For his part, Jenkins is no stranger to facing top-notch wideouts. Dating to his days at Florida, Jenkins earned a reputation for locking up star receivers such as A.J. Green, Julio Jones and Alshon Jeffery. Green and Jones are already considered amongst the NFL’s best receivers entering their second season but neither has the skill set or track record of Johnson.
“(He’s got) everything,” Finnegan said. “They have so many weapons around him. He’s a future Hall of Famer. There’s not a lot that he can’t do, if anything.”
Digging deeper, the idea of slowing Johnson might actually have little to do with the secondary. While Johnson is a solid route runner capable of catching short passes and making big gains after the catch, he’s at his most dangerous when he runs deep vertical routes.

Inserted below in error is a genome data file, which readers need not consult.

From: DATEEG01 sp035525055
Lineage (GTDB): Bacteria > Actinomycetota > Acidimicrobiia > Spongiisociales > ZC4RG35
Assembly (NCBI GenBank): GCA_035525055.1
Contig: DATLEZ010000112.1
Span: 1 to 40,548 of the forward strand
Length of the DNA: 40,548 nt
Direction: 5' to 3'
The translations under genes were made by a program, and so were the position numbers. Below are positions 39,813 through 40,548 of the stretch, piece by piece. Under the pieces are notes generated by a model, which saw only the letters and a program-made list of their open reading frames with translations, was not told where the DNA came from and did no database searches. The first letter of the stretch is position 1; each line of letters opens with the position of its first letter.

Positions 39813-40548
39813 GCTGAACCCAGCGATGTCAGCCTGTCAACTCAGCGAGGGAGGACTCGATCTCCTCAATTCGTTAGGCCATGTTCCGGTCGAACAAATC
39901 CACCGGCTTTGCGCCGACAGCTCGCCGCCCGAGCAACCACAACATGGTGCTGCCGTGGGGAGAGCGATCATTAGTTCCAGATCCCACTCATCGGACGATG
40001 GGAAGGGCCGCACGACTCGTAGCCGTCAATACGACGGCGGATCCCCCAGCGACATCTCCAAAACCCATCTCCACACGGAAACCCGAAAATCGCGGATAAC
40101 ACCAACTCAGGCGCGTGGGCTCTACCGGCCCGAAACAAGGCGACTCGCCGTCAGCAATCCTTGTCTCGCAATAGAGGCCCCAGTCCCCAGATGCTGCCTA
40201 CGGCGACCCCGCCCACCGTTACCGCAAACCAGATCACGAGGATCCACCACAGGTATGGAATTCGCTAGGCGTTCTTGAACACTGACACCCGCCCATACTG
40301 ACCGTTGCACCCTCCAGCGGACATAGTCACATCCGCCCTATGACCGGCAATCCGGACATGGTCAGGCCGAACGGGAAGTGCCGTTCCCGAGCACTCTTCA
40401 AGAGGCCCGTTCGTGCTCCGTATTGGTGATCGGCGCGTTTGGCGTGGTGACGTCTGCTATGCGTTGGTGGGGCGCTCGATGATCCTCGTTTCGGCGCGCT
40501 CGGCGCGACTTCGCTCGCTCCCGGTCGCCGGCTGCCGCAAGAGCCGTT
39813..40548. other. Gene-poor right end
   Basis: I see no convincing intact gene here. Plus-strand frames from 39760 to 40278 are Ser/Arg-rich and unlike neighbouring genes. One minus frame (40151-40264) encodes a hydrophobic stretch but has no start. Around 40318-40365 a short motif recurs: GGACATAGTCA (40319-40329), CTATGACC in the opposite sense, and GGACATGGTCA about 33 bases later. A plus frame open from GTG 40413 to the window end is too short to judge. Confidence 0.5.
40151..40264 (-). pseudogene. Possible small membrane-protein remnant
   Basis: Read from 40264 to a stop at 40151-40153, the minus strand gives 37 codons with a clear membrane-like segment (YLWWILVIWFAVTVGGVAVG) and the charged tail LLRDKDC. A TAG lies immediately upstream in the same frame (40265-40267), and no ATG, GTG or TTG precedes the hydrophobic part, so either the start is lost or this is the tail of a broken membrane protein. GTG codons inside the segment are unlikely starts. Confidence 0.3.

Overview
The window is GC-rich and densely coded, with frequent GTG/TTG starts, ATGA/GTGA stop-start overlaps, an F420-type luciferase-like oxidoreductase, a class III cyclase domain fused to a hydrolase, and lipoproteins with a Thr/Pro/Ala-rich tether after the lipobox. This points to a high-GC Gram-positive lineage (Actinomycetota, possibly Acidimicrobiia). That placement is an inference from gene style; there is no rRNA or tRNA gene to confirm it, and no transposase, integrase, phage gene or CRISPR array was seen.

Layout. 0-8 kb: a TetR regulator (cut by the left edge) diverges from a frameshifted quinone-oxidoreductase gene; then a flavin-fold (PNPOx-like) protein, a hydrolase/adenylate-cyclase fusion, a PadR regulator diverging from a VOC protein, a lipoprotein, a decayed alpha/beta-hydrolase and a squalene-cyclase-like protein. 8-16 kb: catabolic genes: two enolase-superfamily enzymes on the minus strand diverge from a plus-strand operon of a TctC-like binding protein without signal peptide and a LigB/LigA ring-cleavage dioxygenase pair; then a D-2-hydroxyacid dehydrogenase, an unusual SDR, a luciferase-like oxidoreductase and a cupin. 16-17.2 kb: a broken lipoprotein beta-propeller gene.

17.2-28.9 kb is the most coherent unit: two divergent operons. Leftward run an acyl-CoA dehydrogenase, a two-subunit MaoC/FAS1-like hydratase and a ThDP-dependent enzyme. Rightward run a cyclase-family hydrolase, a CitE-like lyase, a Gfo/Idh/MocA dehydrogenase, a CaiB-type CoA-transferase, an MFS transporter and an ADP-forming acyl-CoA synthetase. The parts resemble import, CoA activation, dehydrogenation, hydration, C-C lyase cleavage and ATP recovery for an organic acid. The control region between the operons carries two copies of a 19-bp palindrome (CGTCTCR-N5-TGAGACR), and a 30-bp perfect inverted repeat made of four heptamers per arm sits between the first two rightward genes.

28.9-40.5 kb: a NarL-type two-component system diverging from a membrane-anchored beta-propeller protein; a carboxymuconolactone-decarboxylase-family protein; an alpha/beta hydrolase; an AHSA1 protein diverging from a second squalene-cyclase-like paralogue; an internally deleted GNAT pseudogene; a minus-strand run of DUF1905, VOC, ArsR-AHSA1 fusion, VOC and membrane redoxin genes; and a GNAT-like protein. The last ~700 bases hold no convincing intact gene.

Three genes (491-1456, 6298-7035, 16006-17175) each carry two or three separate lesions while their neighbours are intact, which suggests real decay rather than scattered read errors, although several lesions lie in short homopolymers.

Two other solutions exist to help keep Johnson from making those big plays.
The first is to establish a strong running game on offense. A number of long, clock-chewing drives would go a long way toward keeping Johnson from making big plays. It’s hard to do much of anything when stranded on the sideline.
The other option is for the Rams to wreak havoc on Stafford with strong pass rush from the front four and exotic blitzes. It’s hard for those long routes to develop if the quarterback is on his back.
“That’s the only way,” Heard said. “A guy that great you can’t stop him, you can only contain him. Getting pressure and making the person who gets him the ball as uncomfortable as possible then that’s going to hinder Calvin.”